After nearly 3 hours of tough flying, Bobko congratulated the crew. "You people flew it fine." Slayton responded:
Okay. Great, Bo. And you can thank ol' Roger Burke, Steve Grega, and Bob Anderson, down there, that everything came off right. 'Cause they sure did all the work to make it go.
The three men Slayton mentioned had spent hours in the simulators working out the procedures to fly this complicated manoeuvre. Burke, who had worked with developing flight procedures for years, felt that this was one of the hardest experiments a crew had ever been called on to do, especially since the flight plan for it had continued to evolve until a couple of days before launch. Slayton later noted that it had taken all three Apollo crewmen to complete the ultraviolet absorption experiment. "I was doing the flying, Vance was running the computer and we had Tom down in the equipment bay opening and closing doors, turning on sensors and so forth. So, it was a busy time for all of us." He indicated that the manoeuvres were difficult because orbital mechanics came into play as they tried to fly around Soyuz. When the Apollo crew changed the velocity of their craft, they also affected its orbit. They would have no difficulties if they had had unlimited fuel resources, but being out of plane and playing orbital mechanics with "a very limited fuel budget . . . made it a great challenge." Stafford added that the thruster firings had to be timed because the onboard accelerometers could not measure the changes in velocity.
Apollo performed a separation manoeuvre at 1:42 to prevent re-contact with Soyuz, placing the American craft in a 217- by 219-kilometre orbit. With all the joint flight activities completed, the ships were going their separate ways. Soyuz was below and moving ahead of Apollo at a rate of 6 to 8 kilometres per orbit. Leonov and Kubasov prepared to go to sleep, but the American crew had several hours of work scheduled in their crowded flight plan after their mid-afternoon meal before they could settle down for a rest period.
20 July - Independent Activities
Houston control tried for a second morning to wake the crew with "Tenderness" in Russian. This time they succeeded, and the men began their sixth day at 1:54 a.m. In addition to a day-long earth observation, which they started before breakfast, they concentrated on experiments during their first independent day in orbit. Included in the flight plan were experiments in the multipurpose furnace (MA-010), extreme ultraviolet surveying (MA-083), crystal growth (MA-085), and helium glow (MA-088). In the midst of their work during an ATS 6 communication session, CapCom Crippen gave them a news report.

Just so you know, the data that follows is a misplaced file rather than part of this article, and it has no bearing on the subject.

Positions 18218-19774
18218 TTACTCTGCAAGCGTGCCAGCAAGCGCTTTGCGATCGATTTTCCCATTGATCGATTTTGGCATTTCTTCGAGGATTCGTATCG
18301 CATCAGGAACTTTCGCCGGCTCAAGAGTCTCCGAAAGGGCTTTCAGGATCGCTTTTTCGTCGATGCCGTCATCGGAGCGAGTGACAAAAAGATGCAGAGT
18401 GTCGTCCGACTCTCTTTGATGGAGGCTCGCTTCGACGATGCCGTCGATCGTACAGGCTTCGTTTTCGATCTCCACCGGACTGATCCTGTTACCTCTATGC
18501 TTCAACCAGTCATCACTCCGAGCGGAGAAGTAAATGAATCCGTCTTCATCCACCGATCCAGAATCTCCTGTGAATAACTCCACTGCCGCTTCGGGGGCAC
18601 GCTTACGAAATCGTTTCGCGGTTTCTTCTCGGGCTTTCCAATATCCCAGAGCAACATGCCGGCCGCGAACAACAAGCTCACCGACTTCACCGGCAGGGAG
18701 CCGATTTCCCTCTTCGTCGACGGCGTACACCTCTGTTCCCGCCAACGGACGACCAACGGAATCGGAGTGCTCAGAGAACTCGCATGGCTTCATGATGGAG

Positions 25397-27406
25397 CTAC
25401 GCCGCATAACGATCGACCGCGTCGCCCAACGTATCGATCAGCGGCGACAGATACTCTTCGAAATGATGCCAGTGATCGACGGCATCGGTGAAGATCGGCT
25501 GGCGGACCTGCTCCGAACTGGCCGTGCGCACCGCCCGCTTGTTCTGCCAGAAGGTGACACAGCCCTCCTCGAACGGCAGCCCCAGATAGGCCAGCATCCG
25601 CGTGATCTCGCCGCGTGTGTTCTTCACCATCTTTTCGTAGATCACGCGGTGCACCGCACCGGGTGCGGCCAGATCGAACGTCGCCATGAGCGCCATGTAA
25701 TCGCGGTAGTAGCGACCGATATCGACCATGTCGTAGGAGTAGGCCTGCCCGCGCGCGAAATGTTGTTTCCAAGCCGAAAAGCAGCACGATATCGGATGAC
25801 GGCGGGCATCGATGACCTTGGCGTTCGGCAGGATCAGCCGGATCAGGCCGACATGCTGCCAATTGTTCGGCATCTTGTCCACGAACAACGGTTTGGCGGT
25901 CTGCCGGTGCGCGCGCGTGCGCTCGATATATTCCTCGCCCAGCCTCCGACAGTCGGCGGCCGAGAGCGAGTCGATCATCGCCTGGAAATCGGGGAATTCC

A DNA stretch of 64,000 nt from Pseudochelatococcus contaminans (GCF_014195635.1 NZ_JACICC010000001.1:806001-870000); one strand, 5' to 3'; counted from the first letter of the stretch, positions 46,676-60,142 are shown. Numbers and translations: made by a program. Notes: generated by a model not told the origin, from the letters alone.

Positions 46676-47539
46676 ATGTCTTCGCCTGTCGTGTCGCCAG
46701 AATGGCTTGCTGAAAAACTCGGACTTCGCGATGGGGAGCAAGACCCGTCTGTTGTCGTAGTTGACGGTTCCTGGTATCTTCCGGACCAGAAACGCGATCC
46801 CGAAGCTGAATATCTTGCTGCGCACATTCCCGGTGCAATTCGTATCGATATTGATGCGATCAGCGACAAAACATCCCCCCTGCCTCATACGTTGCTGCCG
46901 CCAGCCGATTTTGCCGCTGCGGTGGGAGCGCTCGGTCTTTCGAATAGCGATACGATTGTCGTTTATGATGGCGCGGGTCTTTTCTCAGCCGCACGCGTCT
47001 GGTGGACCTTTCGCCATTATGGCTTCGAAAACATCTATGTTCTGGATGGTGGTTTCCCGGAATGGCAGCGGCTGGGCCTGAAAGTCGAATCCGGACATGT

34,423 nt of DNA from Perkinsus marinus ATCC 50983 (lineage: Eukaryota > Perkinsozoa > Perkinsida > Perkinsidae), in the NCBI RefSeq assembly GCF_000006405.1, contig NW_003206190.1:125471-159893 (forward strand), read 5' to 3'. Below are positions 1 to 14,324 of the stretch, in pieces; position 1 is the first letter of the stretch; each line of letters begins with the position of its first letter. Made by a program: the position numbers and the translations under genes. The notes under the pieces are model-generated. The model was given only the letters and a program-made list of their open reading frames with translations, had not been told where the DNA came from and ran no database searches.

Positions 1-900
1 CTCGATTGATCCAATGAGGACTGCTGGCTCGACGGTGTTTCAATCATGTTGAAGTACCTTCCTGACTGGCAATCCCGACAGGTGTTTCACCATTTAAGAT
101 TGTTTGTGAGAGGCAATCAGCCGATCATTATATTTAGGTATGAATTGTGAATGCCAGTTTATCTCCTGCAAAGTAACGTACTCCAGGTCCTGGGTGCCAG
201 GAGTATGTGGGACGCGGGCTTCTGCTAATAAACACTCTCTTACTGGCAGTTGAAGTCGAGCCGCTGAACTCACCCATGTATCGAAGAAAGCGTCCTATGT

Crippen included a special item in his report. "Six years ago today at 3:17:40 central daylight time we landed on the Moon. At 9:56, that's when Neil said his famous words about 'small step for man, giant leap for mankind.' " Stafford responded, "Roger. Remember it well."
Slayton: Say, what day of the week is this, incidentally?
Crippen: This happens to be Sunday.
Brand: [garbled] . . . our day off.
Crippen: Oh, yeah. We'll get them off after you guys get back. Y'all . . are certainly not getting a day off today.
Brand: We're not complaining.
While there was still much to do, the pressure of the first days of the mission was gone, and the crew was settling down to the routine. The sixth day of the ASTP flight was noticeably void of the drama that had been associated with the joint activity.
21 July - Farewell
Following a rest period of nearly 10 hours, the Soyuz crewmen advised the ground that they were awake and that all systems were normal. The deorbit burn came exactly on time (5:09 in Houston), and the Soyuz crew landed safely in Kazakhstan. For the remaining three and a half days, Stafford, Slayton, and Brand would concentrate on their experiments, but in many respects the saga of Apollo and Soyuz had come to an end.
22-23 July - Experiments
Some minor experiment hardware problems developed during the final days of the mission, but for the most part the crew members worked through their flight plan - which included 23 independent experiments - with few difficulties. After a relatively quiet day of work on the 22nd, the major part of the next day was devoted to preparing for and conducting the doppler tracking experiment (MA-089). Paired with the geodynamics experiment (MA-128), these investigations were designed to verify which of two techniques would be best suited for studying plate tectonics (movements of the earth's substrata) from earth orbit. Where the geodynamics experiment utilised Apollo and ATS 6 in an attempt to measure these movements (the so-called low-high approach), the doppler tracking experiment involved the use of two satellites in low earth orbit (the low-low approach) to measure the existence of "mass anomalies" greater than 200 kilometres in size. When the jettisoned docking module and the CSM were separated by 300 kilometres, they would theoretically have their orbits affected by the greater gravitational forces exerted by these mass anomalies. As their orbits were perturbed, the radio signals transmitted from one to another would correspondingly be affected.
Prior to releasing the docking module on its separate journey, the crew had participated in a second press conference from space. Deke Slayton's statement that he had done nothing in space that his 91-year old aunt could not have done sent reporters scrambling to find out her name (Mrs. Sadie Link) so they could meet their deadlines. After donning their space suits, the crew vented the command module tunnel and at 2:41 jettisoned the docking module. Filled with all their trash and used equipment that need not be returned, the DM tumbled into space at exactly the proper rate. Stafford and his team then executed their separation manoeuvre so that they could take the necessary doppler measurements. The docking module would continue on its way until it re-entered the earth's atmosphere and burned up in August 1975.